When the dog bites when the bee stings when I'm feeling sad, i simply remember my favorite thread and then I don't feel so bad.

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#118 Dec 13 2012 at 9:06 AM Rating: Good
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lolgaxe wrote:
This is my favorite thread where people with, at best, casual knowledge of weapons argue with each other with such intense fervor.


It's a full time job for Almalieque.
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#119 Dec 13 2012 at 9:20 AM Rating: Good
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Almalieque wrote:
2. Given the fact that actual detailed data on weapons are often kept at least a SECRET level of any nation, I would say that you're creating fictional weapons again.


TCPs are foolproof.

Also, noone can see a system in use.


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#120 Dec 13 2012 at 9:24 AM Rating: Excellent
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lolgaxe wrote:
This is my favorite thread where people with, at best, casual knowledge of weapons argue with each other with such intense fervor.

So my years of Command & Conquer mean nothing to you?
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#121 Dec 13 2012 at 9:32 AM Rating: Excellent
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Timelordwho wrote:
Also, noone can see a system in use.


Oh they do, but the weapons never miss their mark, and dead men tell no tales. Smiley: schooled
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#122 Dec 13 2012 at 9:36 AM Rating: Good
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someproteinguy wrote:
Timelordwho wrote:
Also, noone can see a system in use.


Oh they do, but the weapons never miss their mark, and dead men tell no tales. Smiley: schooled


They also kill anyone who see's them. We've militarized 'The Ring'.
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#123 Dec 13 2012 at 9:37 AM Rating: Good
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gbaji wrote:
Um... No. I said that chemical weapons are the payload of choice for people who do not have accurate delivery systems ...

What people are you talking about.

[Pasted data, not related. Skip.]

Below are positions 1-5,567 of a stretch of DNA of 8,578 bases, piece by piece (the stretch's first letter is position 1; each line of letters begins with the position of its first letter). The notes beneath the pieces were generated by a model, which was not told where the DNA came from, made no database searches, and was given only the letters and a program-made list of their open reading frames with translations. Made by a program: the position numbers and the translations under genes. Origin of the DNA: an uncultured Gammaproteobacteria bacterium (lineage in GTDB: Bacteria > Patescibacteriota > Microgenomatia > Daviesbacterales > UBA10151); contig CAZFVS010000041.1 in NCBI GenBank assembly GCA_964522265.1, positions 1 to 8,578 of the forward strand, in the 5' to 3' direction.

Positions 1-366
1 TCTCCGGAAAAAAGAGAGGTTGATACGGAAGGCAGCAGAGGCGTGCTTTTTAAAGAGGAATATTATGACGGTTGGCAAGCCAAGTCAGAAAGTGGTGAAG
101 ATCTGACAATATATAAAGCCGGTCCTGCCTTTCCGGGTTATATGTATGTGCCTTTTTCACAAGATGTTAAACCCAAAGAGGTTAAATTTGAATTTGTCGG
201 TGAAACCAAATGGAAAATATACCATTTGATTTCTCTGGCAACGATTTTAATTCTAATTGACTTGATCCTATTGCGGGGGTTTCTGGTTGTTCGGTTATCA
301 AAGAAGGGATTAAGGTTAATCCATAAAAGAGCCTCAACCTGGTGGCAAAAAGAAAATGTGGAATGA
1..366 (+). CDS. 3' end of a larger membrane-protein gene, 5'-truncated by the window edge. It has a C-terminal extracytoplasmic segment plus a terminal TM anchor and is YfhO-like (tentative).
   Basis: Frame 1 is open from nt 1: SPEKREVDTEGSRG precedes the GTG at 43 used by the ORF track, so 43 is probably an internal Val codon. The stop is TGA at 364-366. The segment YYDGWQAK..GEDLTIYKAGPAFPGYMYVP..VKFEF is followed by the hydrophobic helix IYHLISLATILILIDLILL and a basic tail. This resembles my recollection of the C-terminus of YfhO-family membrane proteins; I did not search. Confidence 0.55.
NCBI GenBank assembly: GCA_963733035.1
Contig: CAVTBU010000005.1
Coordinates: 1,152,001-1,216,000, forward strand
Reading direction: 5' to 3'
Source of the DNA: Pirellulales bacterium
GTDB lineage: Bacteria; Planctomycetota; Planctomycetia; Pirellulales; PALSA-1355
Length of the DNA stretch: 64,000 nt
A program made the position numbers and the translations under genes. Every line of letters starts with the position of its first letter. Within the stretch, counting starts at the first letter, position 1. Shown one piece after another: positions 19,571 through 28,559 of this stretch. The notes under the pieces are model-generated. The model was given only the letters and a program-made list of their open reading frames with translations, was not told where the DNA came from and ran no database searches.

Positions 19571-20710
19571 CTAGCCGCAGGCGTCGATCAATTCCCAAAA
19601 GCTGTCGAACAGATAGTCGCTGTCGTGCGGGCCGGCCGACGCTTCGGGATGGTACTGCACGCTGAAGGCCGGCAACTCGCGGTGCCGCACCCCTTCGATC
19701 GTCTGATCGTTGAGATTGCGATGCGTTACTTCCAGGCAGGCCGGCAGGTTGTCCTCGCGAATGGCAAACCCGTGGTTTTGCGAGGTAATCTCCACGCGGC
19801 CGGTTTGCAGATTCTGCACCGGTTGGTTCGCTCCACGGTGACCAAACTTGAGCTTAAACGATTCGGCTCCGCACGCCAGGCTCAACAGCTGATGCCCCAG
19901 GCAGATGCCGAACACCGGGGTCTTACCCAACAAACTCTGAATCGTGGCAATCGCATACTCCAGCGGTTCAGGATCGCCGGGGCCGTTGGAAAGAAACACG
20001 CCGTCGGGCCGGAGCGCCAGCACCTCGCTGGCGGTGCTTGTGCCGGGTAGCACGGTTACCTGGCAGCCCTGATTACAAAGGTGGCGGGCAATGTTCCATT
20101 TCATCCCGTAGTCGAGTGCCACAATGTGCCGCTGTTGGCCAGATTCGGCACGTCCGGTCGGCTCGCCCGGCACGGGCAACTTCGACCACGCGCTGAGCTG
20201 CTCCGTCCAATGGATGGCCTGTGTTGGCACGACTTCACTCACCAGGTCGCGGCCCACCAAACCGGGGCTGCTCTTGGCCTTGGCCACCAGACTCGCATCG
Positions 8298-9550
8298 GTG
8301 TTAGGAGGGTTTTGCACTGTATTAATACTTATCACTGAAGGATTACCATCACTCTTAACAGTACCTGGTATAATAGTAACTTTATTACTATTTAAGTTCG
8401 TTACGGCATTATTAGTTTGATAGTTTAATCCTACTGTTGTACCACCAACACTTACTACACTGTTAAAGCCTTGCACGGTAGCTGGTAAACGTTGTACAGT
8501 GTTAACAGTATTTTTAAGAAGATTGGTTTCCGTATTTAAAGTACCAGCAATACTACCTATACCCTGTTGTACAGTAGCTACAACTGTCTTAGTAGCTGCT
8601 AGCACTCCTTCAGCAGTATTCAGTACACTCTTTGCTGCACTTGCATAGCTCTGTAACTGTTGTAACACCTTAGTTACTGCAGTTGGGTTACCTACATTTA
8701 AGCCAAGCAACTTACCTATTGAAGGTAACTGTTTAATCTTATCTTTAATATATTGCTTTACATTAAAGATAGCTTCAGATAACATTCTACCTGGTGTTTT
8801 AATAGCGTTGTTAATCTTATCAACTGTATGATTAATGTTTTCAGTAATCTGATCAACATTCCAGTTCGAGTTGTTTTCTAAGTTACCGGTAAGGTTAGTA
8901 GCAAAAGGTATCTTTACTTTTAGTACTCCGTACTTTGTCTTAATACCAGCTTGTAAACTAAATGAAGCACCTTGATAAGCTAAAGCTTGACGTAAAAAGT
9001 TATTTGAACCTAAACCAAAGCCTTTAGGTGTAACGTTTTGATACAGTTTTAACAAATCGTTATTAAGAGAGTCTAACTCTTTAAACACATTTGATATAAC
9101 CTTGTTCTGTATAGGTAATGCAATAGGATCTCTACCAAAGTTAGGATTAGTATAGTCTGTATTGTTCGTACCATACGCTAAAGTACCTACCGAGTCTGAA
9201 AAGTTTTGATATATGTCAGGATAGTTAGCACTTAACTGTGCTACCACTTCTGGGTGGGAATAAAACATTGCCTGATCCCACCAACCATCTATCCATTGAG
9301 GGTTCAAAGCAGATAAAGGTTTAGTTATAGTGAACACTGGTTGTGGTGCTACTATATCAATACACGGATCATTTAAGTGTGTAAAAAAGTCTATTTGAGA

Inaccurate delivery of chemicalized weapons will be very ineffective.

It's easy to effectively gas people dead if you can contain them in a chamber and control the concentration of gas that fills the confined space. Otherwise it can be pretty hit or miss.

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#124 Dec 13 2012 at 9:38 AM Rating: Excellent
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Timelordwho wrote:
someproteinguy wrote:
Timelordwho wrote:
Also, noone can see a system in use.


Oh they do, but the weapons never miss their mark, and dead men tell no tales. Smiley: schooled


They also kill anyone who see's them. We've militarized 'The Ring'.


Seven days after you get the phone call a Navy Seal crawls out of your T.V. and stabs you to death?
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#125 Dec 13 2012 at 10:51 AM Rating: Good
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Shaowstrike the Shady wrote:
Timelordwho wrote:
someproteinguy wrote:
Timelordwho wrote:
Also, noone can see a system in use.


Oh they do, but the weapons never miss their mark, and dead men tell no tales. Smiley: schooled


They also kill anyone who see's them. We've militarized 'The Ring'.


Seven days after you get the phone call a Navy Seal crawls out of your T.V. and stabs you to death?
McAfee will block seals.
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#126 Dec 13 2012 at 10:53 AM Rating: Good
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Elinda wrote:
Shaowstrike the Shady wrote:
Timelordwho wrote:
someproteinguy wrote:
Timelordwho wrote:
Also, noone can see a system in use.


Oh they do, but the weapons never miss their mark, and dead men tell no tales. Smiley: schooled


They also kill anyone who see's them. We've militarized 'The Ring'.


Seven days after you get the phone call a Navy Seal crawls out of your T.V. and stabs you to death?
McAfee will block seals.


But not extradition papers.